BATON ROUGE – A bill that would have put caps on what detractors call the “predatory lending” practices of lawsuit lenders was defeated in a Louisiana House of Representatives' committee.
After passing the Senate 39-1, SB166 was handily defeated in the House Commerce Committee by a vote of 11-6.
The bill would have brought interest rates on loans provided to plaintiffs who stand to receive settlements for lawsuits in line with that of payday lenders by capping them at 35 percent. In addition, it would have provided regulation for Internet-based lenders, such as Oasis Legal Finance, that would have put interest rates on par with lawsuit lenders based in the state who already have interest rate caps.
Interest rates on loans by Internet-based providers can currently be as high as 150 percent, which the bill’s proponents said leads plaintiffs to refuse reasonable settlements after getting the loans because they find they would have nothing left over or even find themselves in debt after a settlement.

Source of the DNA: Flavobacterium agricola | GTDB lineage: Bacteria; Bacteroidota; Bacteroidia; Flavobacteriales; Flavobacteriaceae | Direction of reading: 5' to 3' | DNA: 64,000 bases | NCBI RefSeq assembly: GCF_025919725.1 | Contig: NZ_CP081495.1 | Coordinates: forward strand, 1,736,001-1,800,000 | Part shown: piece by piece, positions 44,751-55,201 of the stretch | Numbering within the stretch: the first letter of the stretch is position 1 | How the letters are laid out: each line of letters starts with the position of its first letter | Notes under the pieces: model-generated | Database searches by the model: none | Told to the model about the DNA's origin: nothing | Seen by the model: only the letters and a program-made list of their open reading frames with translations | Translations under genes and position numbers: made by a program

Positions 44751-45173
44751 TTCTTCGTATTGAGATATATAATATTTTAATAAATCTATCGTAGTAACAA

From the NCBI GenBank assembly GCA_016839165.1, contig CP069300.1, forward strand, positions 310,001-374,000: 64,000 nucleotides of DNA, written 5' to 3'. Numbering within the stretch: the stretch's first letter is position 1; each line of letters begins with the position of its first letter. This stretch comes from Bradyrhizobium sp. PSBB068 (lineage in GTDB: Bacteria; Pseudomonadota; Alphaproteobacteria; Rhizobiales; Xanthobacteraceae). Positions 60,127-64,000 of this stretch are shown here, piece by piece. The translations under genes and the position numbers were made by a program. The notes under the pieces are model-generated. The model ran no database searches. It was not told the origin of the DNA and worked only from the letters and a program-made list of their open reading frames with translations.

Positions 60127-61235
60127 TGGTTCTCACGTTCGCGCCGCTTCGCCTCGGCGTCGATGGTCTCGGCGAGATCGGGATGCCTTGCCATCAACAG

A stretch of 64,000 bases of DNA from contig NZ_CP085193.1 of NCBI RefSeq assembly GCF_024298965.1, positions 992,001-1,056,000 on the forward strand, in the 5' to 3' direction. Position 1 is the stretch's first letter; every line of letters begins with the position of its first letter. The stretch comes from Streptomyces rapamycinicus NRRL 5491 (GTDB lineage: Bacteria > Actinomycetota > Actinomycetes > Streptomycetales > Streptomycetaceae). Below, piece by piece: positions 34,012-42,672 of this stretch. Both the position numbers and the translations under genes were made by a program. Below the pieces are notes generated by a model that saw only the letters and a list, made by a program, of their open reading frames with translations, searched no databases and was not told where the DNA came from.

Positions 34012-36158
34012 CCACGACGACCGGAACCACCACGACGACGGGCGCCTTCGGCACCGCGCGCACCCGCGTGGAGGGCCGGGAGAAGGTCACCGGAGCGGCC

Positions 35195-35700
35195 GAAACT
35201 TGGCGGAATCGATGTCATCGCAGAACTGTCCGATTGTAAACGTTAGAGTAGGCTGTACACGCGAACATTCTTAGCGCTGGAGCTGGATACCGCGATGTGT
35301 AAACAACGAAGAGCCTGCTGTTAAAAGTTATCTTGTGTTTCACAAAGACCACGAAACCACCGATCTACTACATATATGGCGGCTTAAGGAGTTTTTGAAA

Despite the bill’s overwhelming success in the Senate, bill sponsor Sen. Dan Claitor (R–Baton Rouge) said he was anticipating a fight in the House.
“When you have people invested in a multi-billion dollar industry buying up lobbyists where they can and where it’s available it’s not that easy,” he said. “Billionaires, not millionaires, are going to come and fight it. Their main resource is money, not reason.”
Melissa Landry, executive director of the Louisiana Lawsuit Abuse Watch, said consumers who take out the loans often do not realize they are going to be charged exorbitant interest rates.
“They target people who are in these desperate financial situations and give them loans with contracts that include all kinds of fees and interest rates and that are very difficult to read and understand for people who are even knowledgeable about these type of things,” she said.